October 18, 2012 – A site in northern Israel that dates back to the third millennium BCE, made worldwide news this past spring when a team of archeologists from Tel Aviv University disclosed a miraculous discovery at Tel Megiddo, in the Jezreel Valley, about 18 miles (30 km) southeast of Haifa. Tel Megiddo is no stranger to excavations, having hosted them in 1903, 1925, and somewhat regularly since the 1960s. In the summer of 2010, while digging in an ancient courtyard, the archeologists found a jug wrapped in textile so packed with dirt that it took two years to assess the find.
Only after it was removed to a restoration laboratory and carefully washed out and examined, could it be announced on May 20, 2012 that they had found a priceless Canaanite treasure trove. The find was exceptional both for its 3,100 year old age, making it attributable to the Iron Age (c.1,000 BCE), and for its extraordinary value. It included nine pairs of gold moon-shaped earrings, a gold ring with a seal, and an unusual gold earring decorated with wild goats. In addition, there were over one thousand beads made from gold, silver and semi-precious carnelian and a number of silver jewelery pieces. According to researchers, it is possible that the remains of the house in which it was found belonged to a wealthy, or perhaps even royal Israelite family.
A model of Megiddo. Photo: James Emery / Wikipedia.
It is not surprising that the Bank of Israel chose to depict such a jug, along with a tunnel from the ancient city’s water system thought to date to the ninth century BCE on a new coin featuring Tel Megiddo. This is the fourth in a series dedicated to UNESCO World Heritage Sites in Israel. The theme side of the coin also contains ‘Tel Megiddo’ in English, Hebrew and Arabic, the UNESCO World Heritage Site Emblem and the Israel UNESCO Emblem. The obverse, or front side has the face value, ‘Israel’ in English, Hebrew and Arabic, the date, Israel’s State Emblem and part of an ancient 8th century BCE seal discovered at Megiddo. The design is by Osnat Eshel.
The new coin is available in gold and silver.
The coin is offered in three variations: A gold proof-quality 10 New Sheqel (NIS) is 30 mm in diameter with 16.96 grams of .917 fine (22kt) gold. Mintage is limited to only 555 pieces. There are two sterling silver coins. A proof quality 2 NIS measuring 38.7 mm (1.5 in.) and weighing 28.8 grams with mintage restricted to 2,800 coins, and a 30 mm, 14.4 gram 1 NIS in proof-like condition limited to 1,800 coins. A set of all three coins and just the two silver ones are also available.
Now a national park, Tel Megiddo is visited by thousands annually, some certainly because of the eleven biblical references there are to it. The Prophet Zechariah (12:11) called it “Megiddon” and provided an apocalyptic description of a world war. In the New Testament, Megiddo is referred to as ‘Armageddon’ and according to the Book of Revelation, it is here where the final battle will take place between good and evil forces, at the end of days.
Megiddo was already an important city in the Bronze and Iron Ages, corresponding to the Canaanite and Israelite periods, and reached its peak in the time of King Solomon. Strategically guarding the pass to an ancient trade route connecting Egypt and Assyria, it was desired by many ruling powers and was the site of frequent battles. Among its conquerors were Pharaohs of ancient Egypt, the Israelite and Judean Kings, as well as Assyria. Towards the end of the 7th century BCE, at the Battle of Megiddo between Egypt and the Kingdom of Judah, Pharaoh Neco, captured the city from the Assyrians and slew King Josiah of Judah.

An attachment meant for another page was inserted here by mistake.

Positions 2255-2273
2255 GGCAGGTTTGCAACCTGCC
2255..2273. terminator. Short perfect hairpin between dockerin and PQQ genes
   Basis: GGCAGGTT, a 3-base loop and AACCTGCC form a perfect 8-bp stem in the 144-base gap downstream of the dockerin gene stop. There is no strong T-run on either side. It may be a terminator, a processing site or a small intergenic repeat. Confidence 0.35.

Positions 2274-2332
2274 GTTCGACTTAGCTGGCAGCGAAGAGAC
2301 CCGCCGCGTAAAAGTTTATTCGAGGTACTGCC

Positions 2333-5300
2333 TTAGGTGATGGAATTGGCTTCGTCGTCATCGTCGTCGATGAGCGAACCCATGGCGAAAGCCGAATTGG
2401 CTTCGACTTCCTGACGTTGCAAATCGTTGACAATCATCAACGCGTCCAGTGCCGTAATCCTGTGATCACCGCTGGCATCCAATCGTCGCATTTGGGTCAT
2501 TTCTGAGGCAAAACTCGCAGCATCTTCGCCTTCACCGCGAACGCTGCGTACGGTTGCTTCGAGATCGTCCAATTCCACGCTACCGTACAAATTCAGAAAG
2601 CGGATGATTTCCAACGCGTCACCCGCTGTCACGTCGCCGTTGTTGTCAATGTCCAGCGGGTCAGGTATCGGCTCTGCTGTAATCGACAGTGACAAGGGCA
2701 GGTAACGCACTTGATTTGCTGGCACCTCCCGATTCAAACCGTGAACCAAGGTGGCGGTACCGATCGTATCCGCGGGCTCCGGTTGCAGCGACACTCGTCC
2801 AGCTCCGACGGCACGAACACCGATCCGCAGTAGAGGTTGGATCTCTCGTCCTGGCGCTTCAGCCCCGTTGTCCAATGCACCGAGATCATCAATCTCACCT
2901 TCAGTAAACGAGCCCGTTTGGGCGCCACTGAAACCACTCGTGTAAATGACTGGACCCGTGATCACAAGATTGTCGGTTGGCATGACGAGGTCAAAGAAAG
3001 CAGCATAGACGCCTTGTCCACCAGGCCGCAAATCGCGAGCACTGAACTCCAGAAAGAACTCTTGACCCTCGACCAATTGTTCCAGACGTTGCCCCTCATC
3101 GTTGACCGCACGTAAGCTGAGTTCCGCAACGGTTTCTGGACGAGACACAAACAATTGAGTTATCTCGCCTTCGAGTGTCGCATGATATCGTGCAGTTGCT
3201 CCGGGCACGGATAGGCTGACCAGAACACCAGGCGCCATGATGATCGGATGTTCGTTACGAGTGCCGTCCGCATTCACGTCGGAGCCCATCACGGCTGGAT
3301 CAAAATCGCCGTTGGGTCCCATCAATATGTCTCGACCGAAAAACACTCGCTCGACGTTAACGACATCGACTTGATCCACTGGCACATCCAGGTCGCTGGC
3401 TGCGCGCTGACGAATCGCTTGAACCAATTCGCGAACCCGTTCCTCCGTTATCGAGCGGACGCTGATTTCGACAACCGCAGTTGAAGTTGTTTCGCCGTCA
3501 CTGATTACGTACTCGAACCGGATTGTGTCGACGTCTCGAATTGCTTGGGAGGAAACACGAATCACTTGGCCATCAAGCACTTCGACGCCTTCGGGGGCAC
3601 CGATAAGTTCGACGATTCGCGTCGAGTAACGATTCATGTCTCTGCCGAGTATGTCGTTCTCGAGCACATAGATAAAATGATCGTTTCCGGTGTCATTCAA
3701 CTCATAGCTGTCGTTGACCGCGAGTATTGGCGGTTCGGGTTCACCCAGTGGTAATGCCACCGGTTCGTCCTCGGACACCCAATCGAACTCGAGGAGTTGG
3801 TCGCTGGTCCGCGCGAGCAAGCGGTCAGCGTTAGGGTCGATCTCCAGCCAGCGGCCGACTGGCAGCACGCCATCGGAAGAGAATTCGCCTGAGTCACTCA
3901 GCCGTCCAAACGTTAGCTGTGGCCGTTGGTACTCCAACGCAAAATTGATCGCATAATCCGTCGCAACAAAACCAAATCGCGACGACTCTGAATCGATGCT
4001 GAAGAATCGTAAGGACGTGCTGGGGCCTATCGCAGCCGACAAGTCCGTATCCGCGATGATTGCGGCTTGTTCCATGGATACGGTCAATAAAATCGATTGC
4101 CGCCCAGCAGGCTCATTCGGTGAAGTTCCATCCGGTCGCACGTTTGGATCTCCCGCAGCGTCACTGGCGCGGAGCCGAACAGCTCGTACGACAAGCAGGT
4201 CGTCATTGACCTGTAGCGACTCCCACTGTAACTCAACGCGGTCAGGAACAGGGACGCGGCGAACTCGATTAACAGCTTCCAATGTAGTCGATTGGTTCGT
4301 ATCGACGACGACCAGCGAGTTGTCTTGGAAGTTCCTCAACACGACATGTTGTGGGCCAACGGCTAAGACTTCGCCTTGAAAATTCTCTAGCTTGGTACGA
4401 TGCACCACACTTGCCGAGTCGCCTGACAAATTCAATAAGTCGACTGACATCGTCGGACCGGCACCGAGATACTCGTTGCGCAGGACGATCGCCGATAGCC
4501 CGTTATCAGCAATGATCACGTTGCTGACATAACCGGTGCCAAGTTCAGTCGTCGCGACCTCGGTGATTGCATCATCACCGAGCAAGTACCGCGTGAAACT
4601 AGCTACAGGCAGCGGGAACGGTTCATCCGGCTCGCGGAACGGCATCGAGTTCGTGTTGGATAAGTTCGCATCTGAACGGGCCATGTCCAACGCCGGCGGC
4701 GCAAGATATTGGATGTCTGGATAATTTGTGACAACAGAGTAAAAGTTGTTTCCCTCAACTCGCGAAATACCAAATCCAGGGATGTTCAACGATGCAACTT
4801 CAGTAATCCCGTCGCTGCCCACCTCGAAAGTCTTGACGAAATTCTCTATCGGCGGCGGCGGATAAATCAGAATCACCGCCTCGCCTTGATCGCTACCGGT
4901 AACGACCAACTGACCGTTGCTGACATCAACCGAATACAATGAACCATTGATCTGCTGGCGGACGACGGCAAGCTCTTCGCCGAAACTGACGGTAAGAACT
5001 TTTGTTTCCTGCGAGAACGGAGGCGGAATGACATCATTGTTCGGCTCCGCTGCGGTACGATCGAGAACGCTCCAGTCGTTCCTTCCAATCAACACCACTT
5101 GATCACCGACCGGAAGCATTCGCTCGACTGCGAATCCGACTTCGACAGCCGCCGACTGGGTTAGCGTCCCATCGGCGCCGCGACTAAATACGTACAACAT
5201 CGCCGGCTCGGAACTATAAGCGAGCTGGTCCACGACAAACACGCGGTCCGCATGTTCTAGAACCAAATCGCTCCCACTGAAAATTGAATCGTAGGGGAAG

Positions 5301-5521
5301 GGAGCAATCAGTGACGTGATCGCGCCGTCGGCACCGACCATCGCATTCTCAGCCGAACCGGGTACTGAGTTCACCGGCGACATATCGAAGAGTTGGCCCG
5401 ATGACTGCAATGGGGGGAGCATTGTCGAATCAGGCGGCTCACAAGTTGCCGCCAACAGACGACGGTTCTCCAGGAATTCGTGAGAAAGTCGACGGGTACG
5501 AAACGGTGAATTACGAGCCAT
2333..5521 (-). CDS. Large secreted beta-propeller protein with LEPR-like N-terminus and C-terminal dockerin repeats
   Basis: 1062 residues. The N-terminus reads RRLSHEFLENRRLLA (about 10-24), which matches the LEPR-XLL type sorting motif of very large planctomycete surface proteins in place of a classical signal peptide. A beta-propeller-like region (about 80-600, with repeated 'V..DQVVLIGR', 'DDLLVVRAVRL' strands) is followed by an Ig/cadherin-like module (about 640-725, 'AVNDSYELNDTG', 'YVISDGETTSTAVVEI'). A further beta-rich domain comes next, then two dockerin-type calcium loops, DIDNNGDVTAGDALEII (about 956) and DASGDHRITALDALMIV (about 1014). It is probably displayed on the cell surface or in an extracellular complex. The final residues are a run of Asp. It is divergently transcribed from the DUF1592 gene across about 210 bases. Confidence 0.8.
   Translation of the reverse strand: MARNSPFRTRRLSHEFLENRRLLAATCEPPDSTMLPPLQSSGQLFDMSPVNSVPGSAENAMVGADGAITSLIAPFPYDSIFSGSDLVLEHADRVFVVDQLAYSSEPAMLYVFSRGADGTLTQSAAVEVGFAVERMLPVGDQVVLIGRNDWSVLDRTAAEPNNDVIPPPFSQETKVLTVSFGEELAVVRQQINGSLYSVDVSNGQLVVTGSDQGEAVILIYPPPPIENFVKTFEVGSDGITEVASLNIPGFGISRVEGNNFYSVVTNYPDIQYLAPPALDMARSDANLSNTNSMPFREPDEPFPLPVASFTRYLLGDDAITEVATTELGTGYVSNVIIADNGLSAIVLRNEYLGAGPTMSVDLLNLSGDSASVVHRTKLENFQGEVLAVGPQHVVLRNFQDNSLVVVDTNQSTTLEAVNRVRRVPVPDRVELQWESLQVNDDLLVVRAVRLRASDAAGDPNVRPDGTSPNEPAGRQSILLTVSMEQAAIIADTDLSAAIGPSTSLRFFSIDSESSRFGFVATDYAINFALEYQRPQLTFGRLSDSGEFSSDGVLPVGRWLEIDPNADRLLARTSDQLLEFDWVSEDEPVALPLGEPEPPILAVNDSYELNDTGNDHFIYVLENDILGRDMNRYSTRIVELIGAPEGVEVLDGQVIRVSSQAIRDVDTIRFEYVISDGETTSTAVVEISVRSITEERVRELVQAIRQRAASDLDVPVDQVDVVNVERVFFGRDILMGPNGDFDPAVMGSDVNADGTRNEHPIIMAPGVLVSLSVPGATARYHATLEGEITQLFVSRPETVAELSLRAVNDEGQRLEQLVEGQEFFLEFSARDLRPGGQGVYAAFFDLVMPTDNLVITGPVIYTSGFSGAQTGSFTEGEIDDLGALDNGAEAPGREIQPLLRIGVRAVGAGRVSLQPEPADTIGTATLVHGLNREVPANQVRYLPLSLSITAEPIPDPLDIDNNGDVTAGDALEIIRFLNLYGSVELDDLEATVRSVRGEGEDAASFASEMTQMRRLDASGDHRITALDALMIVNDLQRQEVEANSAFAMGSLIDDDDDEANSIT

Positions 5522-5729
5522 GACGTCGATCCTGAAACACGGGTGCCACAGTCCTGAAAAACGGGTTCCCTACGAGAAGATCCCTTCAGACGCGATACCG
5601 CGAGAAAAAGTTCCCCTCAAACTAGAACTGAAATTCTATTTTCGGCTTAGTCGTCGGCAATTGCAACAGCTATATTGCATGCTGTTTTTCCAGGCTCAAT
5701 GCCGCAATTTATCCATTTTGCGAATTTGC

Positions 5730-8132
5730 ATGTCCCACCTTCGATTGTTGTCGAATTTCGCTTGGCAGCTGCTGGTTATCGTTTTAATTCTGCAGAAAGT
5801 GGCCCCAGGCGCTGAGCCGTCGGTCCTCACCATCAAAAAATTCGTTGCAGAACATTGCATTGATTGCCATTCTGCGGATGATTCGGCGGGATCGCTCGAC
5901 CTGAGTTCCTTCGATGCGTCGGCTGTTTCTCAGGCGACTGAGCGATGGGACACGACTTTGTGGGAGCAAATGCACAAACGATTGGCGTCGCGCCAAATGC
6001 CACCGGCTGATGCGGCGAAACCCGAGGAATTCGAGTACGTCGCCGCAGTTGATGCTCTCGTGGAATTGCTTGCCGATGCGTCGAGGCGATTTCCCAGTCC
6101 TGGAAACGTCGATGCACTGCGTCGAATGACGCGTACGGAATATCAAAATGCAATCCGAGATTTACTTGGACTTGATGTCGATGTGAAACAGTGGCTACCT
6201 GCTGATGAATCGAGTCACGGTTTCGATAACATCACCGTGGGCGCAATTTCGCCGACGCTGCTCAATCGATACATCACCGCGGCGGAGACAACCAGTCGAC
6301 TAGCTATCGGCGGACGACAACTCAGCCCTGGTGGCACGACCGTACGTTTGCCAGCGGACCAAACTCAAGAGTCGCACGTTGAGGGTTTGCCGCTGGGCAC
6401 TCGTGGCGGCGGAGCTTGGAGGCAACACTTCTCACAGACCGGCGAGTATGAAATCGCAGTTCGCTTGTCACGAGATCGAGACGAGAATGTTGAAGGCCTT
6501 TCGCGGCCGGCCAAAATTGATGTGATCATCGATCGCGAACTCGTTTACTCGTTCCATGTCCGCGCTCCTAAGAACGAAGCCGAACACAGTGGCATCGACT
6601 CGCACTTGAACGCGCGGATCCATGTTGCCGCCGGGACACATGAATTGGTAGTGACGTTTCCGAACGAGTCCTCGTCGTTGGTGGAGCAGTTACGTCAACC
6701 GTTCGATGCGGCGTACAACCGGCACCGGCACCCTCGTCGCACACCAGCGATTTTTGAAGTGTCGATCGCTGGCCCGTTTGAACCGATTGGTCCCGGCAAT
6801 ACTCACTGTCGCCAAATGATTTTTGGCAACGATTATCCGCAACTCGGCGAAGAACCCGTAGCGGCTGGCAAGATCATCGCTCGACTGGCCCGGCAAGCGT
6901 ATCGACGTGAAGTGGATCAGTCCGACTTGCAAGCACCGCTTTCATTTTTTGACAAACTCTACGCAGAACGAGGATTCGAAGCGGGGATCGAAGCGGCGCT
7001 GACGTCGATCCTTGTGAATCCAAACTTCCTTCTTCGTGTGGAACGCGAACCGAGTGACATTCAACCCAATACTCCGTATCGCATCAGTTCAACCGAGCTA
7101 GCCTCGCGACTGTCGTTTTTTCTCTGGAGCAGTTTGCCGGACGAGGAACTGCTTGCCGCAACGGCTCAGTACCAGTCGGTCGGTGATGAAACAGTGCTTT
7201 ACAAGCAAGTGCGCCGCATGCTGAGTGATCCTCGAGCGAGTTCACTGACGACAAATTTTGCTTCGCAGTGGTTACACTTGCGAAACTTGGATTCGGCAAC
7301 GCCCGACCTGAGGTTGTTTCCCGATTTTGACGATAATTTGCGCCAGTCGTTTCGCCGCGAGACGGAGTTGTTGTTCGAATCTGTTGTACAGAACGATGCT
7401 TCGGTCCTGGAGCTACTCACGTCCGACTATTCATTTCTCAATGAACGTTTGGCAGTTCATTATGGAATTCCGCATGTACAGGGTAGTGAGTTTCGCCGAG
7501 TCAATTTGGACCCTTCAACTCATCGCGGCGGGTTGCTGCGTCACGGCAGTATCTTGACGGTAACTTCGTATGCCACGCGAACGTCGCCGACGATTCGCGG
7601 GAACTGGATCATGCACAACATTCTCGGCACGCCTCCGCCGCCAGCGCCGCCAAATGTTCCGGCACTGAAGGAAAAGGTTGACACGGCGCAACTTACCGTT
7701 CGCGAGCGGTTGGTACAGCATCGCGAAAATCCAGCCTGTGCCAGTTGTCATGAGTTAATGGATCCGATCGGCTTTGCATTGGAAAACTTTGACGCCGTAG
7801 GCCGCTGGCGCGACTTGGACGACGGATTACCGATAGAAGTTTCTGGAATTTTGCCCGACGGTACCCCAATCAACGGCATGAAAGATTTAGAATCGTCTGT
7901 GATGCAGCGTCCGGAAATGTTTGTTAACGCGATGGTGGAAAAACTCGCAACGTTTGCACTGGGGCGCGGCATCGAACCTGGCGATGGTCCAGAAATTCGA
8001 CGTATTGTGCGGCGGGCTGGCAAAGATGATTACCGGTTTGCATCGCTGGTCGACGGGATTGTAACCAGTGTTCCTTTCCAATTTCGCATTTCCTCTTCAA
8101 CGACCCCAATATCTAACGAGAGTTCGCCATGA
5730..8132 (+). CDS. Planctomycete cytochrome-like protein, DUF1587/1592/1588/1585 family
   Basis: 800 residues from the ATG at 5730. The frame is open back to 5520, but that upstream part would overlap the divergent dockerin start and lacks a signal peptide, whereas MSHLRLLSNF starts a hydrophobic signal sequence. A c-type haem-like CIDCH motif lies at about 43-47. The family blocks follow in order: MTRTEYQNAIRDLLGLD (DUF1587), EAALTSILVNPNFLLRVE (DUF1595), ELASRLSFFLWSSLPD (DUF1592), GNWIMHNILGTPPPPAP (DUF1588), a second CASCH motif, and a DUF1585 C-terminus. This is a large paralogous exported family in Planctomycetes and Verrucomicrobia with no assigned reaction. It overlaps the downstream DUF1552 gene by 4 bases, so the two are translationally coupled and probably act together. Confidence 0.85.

Tel (Settlement Mound) Megiddo is one the most important and impressive archeological sites in the Land of Israel. Its archeological strata contain the remains of some 20 different cities, spanning a period of over 4,000 years. Excavations which have been carried out since 1903, have revealed altars, a large palace with jewels and ivories, stables from the time of King Ahab (I Kings 16-22, 9th Century BCE ) and an 8th century BCE seal with a roaring lion, belonging to Shema, the servant of King Jeroboam II.
A look into the impressive Megiddo water system taken from the bottom of the last set of stairs. Photo: James Emery / Wikipedia.
In addition and most impressive of all the findings, is the fine water system featured on the coins and dating from the Israelite period. Initiated in the 10th century BCE, when Megiddo was one of three royal centers, the elaborate water system safeguarded the city’s water supply in times of siege. It consisted of a 25 meter-deep vertical shaft and a subterranean 80 meter-long horizontal tunnel, which had been painstakingly cut in the rock on the western side of the city, making it possible to reach the spring outside the city walls without being seen by the enemy.
Representing an interchange of human values throughout the ancient near-east and being a testimony to an ancient civilization with a high level of engineering and technology, Tel Megiddo was recognized by UNESCO as a World Heritage Site in 2005.
To learn more about this important site, visit The Megiddo Expedition.
You can look at Tel Megiddo from the air watching the YouTube clip ‘Flying over Tel Megido’.